Ultimately associative learning is a function of the temporal features and relationships between experienced stimuli. Nevertheless how time affects the neural circuit underlying this form of learning remains largely unknown. To address this issue, we used single-trial auditory trace fear conditioning and varied the length of the interval between tone and foot-shock. Through temporary inactivation of the amygdala, medial prefrontal-cortex (mPFC), and dorsal-hippocampus in rats, we tested the hypothesis that different temporal intervals between the tone and the shock influence the neuronal structures necessary for learning. With this study we provide the first experimental evidence showing that temporarily inactivating the amygdala before training impairs auditory fear learning when there is a temporal gap between the tone and the shock. Moreover, imposing a short interval (5 s) between the two stimuli also relies on the mPFC, while learning the association across a longer interval (40 s) becomes additionally dependent on a third structure, the dorsal-hippocampus. Thus, our results suggest that increasing the interval length between tone and shock leads to the involvement of an increasing number of brain areas in order for the association between the two stimuli to be acquired normally. These findings demonstrate that the temporal relationship between events is a key factor in determining the neuronal mechanisms underlying associative fear learning.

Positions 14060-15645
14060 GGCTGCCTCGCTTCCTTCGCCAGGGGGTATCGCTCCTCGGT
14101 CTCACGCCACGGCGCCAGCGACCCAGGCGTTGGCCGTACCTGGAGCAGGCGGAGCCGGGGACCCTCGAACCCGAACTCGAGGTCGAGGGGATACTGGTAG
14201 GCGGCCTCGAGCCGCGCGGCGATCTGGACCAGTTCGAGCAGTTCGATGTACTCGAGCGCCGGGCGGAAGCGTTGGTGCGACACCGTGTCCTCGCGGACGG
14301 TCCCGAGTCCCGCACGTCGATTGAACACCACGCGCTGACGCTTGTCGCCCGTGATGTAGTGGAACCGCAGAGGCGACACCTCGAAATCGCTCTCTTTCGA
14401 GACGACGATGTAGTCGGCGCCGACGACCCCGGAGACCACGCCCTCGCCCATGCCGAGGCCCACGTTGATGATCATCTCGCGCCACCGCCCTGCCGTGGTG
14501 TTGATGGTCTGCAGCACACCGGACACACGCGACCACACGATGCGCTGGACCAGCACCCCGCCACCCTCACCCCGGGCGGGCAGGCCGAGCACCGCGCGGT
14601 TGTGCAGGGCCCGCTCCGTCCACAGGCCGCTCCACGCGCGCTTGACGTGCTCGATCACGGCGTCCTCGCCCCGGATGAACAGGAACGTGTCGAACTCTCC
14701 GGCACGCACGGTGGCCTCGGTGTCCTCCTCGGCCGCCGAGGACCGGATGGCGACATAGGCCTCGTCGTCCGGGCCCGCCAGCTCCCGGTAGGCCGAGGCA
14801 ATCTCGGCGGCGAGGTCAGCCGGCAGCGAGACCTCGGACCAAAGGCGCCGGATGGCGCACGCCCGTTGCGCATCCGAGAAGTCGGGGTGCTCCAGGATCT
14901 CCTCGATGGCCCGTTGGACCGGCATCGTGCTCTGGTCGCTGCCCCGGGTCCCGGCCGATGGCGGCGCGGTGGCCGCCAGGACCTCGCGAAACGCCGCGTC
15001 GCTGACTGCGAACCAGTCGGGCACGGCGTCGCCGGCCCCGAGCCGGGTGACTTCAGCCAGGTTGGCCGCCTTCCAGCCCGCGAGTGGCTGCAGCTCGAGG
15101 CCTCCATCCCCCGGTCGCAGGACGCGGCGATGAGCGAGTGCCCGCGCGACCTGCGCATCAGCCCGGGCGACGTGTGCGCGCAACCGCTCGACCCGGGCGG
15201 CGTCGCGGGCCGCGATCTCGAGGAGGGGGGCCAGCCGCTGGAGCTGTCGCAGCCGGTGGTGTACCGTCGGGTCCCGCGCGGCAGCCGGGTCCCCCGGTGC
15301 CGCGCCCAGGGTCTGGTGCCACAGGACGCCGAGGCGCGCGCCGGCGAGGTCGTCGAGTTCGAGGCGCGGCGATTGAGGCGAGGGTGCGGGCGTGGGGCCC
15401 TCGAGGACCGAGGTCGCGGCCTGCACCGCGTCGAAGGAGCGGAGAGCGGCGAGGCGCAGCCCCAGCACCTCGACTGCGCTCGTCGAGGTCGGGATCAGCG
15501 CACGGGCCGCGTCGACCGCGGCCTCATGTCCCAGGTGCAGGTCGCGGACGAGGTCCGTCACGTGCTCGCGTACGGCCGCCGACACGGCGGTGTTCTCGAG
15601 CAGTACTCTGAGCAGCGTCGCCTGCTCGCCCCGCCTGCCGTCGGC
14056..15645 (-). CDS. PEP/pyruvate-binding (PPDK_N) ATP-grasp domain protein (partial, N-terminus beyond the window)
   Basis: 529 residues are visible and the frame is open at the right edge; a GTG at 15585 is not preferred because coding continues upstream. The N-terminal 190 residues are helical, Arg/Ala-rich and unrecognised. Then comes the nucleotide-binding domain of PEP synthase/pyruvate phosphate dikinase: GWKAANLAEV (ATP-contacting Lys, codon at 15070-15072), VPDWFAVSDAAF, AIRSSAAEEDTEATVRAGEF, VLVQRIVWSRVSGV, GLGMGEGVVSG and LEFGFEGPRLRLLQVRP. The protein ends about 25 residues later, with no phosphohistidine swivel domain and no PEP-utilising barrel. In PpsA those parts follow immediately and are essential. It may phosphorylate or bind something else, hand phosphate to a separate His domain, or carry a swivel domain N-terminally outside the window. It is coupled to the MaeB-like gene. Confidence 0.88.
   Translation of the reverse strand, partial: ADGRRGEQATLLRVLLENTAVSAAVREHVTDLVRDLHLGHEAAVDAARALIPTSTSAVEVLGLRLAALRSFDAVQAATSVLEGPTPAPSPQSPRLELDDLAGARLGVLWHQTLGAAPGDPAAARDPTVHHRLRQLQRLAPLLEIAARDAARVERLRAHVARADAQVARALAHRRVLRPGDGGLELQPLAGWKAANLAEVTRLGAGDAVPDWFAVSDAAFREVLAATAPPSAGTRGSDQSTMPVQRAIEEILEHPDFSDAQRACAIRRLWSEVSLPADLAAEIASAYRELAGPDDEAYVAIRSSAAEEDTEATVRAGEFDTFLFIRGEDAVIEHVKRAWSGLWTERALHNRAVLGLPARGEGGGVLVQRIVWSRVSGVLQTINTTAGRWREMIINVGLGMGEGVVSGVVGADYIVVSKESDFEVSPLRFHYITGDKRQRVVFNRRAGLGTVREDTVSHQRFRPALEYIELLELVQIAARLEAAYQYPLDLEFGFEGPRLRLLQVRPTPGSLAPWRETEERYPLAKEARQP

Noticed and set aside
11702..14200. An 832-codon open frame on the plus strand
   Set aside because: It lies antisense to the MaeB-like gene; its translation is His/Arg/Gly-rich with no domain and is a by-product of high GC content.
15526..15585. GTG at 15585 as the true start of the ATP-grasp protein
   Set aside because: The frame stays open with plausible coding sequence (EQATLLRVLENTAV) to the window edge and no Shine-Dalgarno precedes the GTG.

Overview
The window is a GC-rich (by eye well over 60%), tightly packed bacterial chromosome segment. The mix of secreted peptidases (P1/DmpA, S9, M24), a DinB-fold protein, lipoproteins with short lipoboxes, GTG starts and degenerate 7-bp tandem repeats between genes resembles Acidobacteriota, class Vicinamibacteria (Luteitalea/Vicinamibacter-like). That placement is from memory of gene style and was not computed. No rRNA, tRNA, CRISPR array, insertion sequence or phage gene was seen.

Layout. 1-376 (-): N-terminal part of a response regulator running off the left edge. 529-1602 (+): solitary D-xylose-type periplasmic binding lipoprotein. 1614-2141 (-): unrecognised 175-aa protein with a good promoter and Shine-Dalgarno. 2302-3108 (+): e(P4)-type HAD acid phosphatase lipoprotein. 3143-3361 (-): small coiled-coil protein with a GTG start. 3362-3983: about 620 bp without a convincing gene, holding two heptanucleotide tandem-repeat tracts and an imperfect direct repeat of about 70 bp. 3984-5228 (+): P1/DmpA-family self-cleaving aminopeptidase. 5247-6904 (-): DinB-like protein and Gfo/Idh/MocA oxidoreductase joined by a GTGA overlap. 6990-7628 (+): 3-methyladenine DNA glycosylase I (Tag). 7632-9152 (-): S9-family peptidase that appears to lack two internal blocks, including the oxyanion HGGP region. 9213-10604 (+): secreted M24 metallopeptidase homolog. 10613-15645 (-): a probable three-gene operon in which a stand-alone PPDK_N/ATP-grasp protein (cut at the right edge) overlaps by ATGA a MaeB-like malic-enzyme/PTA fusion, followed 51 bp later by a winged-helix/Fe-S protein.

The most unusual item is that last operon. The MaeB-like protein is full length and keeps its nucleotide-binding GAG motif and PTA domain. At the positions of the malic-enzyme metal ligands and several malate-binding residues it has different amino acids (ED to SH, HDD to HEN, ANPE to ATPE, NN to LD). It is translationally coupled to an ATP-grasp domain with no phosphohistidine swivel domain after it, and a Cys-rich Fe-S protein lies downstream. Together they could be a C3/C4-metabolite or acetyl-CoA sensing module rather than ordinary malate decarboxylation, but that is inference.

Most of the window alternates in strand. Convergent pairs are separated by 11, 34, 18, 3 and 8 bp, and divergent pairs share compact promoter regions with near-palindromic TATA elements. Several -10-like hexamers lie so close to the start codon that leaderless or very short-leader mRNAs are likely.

Keywords: amygdala; hippocampus; mPFC; muscimol; single-trial; trace fear conditioning.